I learned the same thing when writing this post. :)

Of course, "Scotch" tape wasn't originally a brand name -- according to 3M, it was an ethnic slur by a customer, aimed at the cheapscates at 3M who only put adhesive along the edges of the tape to cut costs.

Right! Like "gypping" someone - cheating them, as "Gypsies" would supposedly do. The paddy wagon is a another good one, although it's unclear if that's because all the cops were thought to be Irish, or all the criminals, or both.

I call my iPod and iPod because it actually is an iPod... Before I had one, I called my "personal music device" a "MP3 player" -- but there weren't any iPods then, either.

I am one of the weirdos that still uses a portable CD player instead of an iPod (although I'd switch if all the music I love could be magically digitized and loaded on an iPod with zero effort on my part). Anyway, my portable CD player is a CD Walkman, but I'm still trying to call it a CD player.

L-girl said...

Oh fine, Amy, confuse me with your glibness. ;)

redsock said...

A few others from the link in the main post:

Crock-Pot
Frisbee
Jacuzzi
Jello
Thermos
Zamboni

James said...

Right! Like "gypping" someone - cheating them, as "Gypsies" would supposedly do.

Though I don't think that ever got turned into a brand name.

What other pejoratives have been imortalized in brand names? (Other than band names like NWA, that is.)

The paddy wagon is a another good one, although it's unclear if that's because all the cops were thought to be Irish, or all the criminals, or both.

I always liked the term "Black Maria", but I only ever saw it used in Charles Addams cartoons.

(although I'd switch if all the music I love could be magically digitized and loaded on an iPod with zero effort on my part).

It doesn't take that much effort. Stick your CD in your computer and hit "import". In the end, it's a lot less net effort than lugging the CDs around all the time. :)

James said...

Thermos

Yeah, but call it a "Dewar flask" and only a few chemists, physicists, and Brits will know what you're talking about.

Thermos was declared generic in the US in 1963 -- there's a good list of genericized trademarks at Wikipedia, as well as a discussion of the legal ramifications of genericization.

L-girl said...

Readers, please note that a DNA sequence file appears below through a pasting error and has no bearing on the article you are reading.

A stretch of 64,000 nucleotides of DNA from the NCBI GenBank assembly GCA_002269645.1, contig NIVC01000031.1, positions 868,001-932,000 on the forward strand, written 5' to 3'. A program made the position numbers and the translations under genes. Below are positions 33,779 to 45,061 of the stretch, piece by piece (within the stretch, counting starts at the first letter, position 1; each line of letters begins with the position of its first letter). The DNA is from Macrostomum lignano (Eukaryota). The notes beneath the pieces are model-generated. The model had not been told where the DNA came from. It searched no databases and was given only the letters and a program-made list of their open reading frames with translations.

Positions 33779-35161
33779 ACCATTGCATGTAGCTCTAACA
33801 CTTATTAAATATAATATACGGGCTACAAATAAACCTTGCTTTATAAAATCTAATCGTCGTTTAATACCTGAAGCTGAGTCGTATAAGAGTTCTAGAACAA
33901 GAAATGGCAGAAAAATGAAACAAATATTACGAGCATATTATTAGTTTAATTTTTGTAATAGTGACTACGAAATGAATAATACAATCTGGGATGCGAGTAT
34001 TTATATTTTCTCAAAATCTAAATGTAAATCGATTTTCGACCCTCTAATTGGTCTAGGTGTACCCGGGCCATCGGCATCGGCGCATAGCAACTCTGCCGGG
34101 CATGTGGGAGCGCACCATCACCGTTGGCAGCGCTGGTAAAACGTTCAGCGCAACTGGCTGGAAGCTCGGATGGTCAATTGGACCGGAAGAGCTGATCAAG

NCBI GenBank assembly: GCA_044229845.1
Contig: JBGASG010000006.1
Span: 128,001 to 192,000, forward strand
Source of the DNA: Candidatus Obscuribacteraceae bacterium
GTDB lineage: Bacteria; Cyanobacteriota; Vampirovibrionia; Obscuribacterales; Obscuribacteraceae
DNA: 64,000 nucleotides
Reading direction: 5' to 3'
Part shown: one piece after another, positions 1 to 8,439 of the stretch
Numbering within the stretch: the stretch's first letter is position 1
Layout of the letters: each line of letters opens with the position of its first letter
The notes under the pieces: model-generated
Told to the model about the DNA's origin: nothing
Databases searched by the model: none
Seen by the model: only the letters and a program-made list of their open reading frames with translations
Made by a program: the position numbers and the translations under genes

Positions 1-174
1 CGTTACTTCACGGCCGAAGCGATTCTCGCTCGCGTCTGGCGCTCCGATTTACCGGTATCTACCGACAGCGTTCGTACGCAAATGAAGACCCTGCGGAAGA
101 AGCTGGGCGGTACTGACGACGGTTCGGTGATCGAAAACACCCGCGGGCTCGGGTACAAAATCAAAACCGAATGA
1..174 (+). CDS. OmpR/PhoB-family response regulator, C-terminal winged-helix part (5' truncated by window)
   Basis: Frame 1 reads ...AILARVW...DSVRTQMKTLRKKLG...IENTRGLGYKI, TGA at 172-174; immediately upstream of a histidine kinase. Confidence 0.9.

there's a good list of genericized trademarks at Wikipedia, as well as a discussion of the legal ramifications of genericization

Yes, linked in the original post. :)

L-girl said...

It doesn't take that much effort. Stick your CD in your computer and hit "import". In the end, it's a lot less net effort than lugging the CDs around all the time. :)

But the music is already on CD, so it takes no effort. I pop the CD in the player, and I'm done.

If we're traveling or I'm going to work, I take my portable CD case and throw it in my bag.

I like to have a lot of music choices, so I just can't see bothering to convert so much music to another medium, when it's in a perfectly good medium already.

Like I said, I know it's weird. Maybe one day I'll succumb.

Stephanie said...

IMHO and perhaps related to Klein's usage too, I have never used hoover to mean vacuum/vacuuming and to the best of my knowledge nor do any of my friends or relatives...However, in the right context it is used very frequently to express lopsided distribution or over consumption as in "he hoovered that dip!", "Billy don't hoover the chips!".

M@ said...

I just read that Wikipedia page. I have to admit that "rebound tumbler" is an even more awesome name for a trampoline than a trambopaline.

(I'll keep everyone posted on any further trampoline-related thoughts I have as they occur.)

Also, I can't imagine anyone using a term for "Zamboni" other than "Zamboni". That's another one I'm just going to live with.

L-girl said...

Though I don't think that ever got turned into a brand name.

What other pejoratives have been imortalized in brand names?


That's true! I can't think of any offhand. I'm going to keep thinking...

We could make up a lot of funny ones, SNL style.

L-girl said...

However, in the right context it is used very frequently to express lopsided distribution or over consumption as in "he hoovered that dip!", "Billy don't hoover the chips!".

Oh cool. Like I would say "inhale". That does seem related to Naomi Klein's useage.

(I'll keep everyone posted on any further trampoline-related thoughts I have as they occur.)